Sally Green started writing in 2010, releasing the YA modern fantasy book Half Bad in 2014. That story would go on to be optioned for a film, translated into more than 50 languages and form the basis of three other books. Now the British author has kicked off a new fantasy trilogy with The Smoke Thieves, which follows the interweaving stories of five teens. We talked to Green about the joys of world building and the challenges of writing so many characters.
PENGUIN RANDOM HOUSE: What made you decide to switch genres from modern fantasy to historical fantasy?
Sally Green: I think it happened because I started off with an idea, which was a father-son demon hunting team. I tried to write it, and it just didn’t work. I couldn’t get excited about it. I realized that I wasn’t that interested in demon hunting and I’d just done a father and son in Half Bad. I wanted to do something else. I thought, “well what am I interested in?” and I realized I really wanted to do what I call a strong female character, which a lot of people talk about and I think, “they’re not that strong.” I played around with that and I still liked this demon-hunting duo so I changed the son to Tash, who’s a 13-year-old girl and made her very feisty, and I changed the father to her partner. But I still wanted this woman who’s going to be the ruler, who’s going to be ambitious. I wanted somebody who wasn’t sort of forced into taking power; she’s actually going to say, “Guys, step back because I can do this a lot better than you can.” I don’t know how these things evolve really, but I came up with this idea of Princess Catherine. She’s privileged, she’s a princess, but she’s also a second-class citizen. She has no real rights. She’s just an object to be used by her father, but she’s also educated and quite obviously intelligent and has that arrogance that you get from position. I began to really like her and develop the story. I was influenced by Elizabeth I. I was reading about her and medieval queens and then I later read a little more about Catherine the Great, who was a big influence on my thinking of the character. I sort of fell into it. The one thing I really did want to do was develop my own world, because then I am queen of the world and I can do what I want to do there because I’m making it up. It gives a huge amount of freedom to play around and make things how you want things to be.
PRH: Did you have specific inspirations for Pitoria, Brigant and the other nations in The Smoke Thieves?
SG: I like to stick to places I know. It is very much European-style counties. There are certain elements of Britain and we move more towards Southern Europe. I’m comfortable with that. The big challenge for me was developing the demon territory, this sort of mysterious underworld, and that’s a lot of fun. I’m really pushing myself to think of how it can be completely different.
PRH: How do you develop different voices and perspectives for five different narrating characters?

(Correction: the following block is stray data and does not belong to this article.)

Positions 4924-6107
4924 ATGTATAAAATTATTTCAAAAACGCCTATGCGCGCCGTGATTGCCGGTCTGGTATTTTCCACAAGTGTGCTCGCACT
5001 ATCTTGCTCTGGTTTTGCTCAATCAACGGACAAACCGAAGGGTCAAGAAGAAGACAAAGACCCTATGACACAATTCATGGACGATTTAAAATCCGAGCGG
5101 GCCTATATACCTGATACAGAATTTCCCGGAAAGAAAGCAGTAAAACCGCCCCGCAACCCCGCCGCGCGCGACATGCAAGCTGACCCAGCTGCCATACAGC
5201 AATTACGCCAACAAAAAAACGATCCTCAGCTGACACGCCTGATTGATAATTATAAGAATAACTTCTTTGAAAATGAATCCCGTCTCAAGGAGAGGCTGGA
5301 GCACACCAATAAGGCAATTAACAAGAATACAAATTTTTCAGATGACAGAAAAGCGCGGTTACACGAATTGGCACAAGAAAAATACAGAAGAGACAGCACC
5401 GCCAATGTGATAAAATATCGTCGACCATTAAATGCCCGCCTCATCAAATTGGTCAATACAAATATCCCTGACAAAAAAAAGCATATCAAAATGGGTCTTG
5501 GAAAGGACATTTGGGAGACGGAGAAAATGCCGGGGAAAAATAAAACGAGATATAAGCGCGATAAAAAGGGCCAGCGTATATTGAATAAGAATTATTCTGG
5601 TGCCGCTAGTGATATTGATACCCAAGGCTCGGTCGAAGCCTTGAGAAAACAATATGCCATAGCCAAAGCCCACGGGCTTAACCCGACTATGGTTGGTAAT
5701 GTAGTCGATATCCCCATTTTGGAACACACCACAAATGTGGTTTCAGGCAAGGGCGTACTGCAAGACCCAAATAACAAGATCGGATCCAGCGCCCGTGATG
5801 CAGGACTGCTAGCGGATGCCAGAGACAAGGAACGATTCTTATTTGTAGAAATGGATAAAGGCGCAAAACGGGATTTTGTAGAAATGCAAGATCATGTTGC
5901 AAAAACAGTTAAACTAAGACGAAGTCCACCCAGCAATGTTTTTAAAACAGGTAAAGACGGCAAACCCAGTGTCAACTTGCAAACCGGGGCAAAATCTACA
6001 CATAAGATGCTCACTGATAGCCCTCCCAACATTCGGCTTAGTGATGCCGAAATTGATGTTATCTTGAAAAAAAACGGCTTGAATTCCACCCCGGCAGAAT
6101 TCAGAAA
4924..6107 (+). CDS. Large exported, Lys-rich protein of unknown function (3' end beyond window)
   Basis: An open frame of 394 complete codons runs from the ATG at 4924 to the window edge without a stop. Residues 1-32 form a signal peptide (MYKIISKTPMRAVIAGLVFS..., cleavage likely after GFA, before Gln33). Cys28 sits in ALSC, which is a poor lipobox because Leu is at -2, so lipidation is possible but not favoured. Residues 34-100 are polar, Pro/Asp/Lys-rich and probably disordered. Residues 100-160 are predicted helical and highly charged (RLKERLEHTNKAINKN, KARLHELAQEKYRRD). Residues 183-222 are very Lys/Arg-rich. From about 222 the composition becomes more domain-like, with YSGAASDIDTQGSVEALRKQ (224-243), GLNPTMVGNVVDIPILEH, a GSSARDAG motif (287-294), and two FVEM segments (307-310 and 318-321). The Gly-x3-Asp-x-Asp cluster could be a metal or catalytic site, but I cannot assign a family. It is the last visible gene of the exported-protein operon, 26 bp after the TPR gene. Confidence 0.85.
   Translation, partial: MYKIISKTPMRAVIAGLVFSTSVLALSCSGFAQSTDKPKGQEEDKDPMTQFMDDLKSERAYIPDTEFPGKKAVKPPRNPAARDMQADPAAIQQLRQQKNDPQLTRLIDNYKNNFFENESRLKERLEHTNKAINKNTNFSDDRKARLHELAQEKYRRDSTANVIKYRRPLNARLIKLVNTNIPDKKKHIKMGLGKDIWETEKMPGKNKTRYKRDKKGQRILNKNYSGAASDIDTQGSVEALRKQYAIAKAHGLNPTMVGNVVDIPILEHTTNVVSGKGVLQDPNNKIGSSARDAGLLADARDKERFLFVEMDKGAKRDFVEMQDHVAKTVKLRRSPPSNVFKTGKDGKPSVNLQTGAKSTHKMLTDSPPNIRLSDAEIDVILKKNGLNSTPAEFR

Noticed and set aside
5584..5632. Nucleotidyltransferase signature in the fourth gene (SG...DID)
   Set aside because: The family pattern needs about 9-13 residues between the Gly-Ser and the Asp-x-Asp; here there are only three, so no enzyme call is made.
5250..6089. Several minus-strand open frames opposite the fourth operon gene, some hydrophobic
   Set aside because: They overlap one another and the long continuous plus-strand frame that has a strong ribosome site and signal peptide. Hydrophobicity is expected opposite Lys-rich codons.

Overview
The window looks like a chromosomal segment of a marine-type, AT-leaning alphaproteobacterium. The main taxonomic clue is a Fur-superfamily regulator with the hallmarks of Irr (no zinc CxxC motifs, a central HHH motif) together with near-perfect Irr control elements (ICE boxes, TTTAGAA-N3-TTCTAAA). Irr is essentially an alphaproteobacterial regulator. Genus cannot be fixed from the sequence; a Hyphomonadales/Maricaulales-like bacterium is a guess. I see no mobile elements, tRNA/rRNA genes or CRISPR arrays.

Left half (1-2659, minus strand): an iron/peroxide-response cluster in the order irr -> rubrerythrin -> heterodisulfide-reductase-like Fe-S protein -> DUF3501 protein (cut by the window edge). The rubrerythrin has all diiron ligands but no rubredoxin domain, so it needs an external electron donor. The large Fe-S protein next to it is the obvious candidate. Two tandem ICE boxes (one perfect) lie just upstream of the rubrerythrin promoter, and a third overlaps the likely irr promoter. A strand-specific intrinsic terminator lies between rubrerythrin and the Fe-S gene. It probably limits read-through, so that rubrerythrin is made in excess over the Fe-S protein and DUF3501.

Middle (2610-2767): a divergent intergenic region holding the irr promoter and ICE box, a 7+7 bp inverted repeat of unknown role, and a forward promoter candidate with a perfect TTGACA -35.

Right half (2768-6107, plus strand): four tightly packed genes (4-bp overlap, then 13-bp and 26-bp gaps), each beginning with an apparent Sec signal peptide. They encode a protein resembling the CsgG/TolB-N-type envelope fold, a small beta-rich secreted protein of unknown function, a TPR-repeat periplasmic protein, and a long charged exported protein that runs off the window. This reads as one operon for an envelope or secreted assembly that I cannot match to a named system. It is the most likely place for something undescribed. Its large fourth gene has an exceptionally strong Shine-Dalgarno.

SG: It is really hard. I thought, “This will be fun. I love writing character points of view. I love coming up with their stories.” The challenge was getting it to work in a story where there’s balance between each one, they feed into each other, and they all end up at the same place at the same time. It was like the most awful 3D puzzle. But I seem to have gotten myself into this mess so I have to keep going now.
PRH: What are the challenges of writing an intrigue story?
SG: I don’t plan. I wasn’t quite sure where this story was going to go. It was only when I was about a third of the way through that I thought, “This is sort of a detective novel.” That was a help for me. I know the clues and you have to sort of give bits away. I, as the writer, think it’s all so obvious, but other people say, “I didn’t pick this up at all.”
PRH: What interested you about demon hunting as a subject?
SG: I wanted to do something fantasy. I’d done witches before and I wanted to do something I thought other writers hadn’t touched too much. I’m almost finished with the first draft of the second book now and I’m having to develop my ideas of what demons are much more thoroughly. They’re definitely my version of demons. Some people might not even think of them as demons. I’m developing a whole story around them, which is really fun. I just wanted some creatures that were fierce and terrifying and were really strong and something so different that these people really couldn’t understand them.
PRH: Your first series was very successful. Did you feel a lot of pressure with this one?
SG: I was so naive about the publishing world when I started Half Bad. Now I do know how it works and it’s become much more intimidating in that I know how difficult it is to get going. I still had to pitch the book. I still had to sell it. You’re not exactly starting back from square one, but you’ve still got to come up with a good idea that people will be happy with. It is nerve wracking. I suppose the thing I’m nervous about is that I’ve got fans who love Half Bad and I really want them to like this and it is quite different.
PRH: Any updates on the film adaptation of Half Bad?
SG: It’s now with The Imaginarium, which is a British film company, Andy Serkis’ company, and they are working on a script. The film world is even slower than the publishing world.
PRH: What do you like about romances?
SG: Funny enough I was writing a sex scene this morning. What a great way to start your Monday morning. The things I enjoy reading about are love stories. I quite like the challenge of writing a sensual, loving scene. It really is a nice thing to do especially when I do so much violence and bad stuff.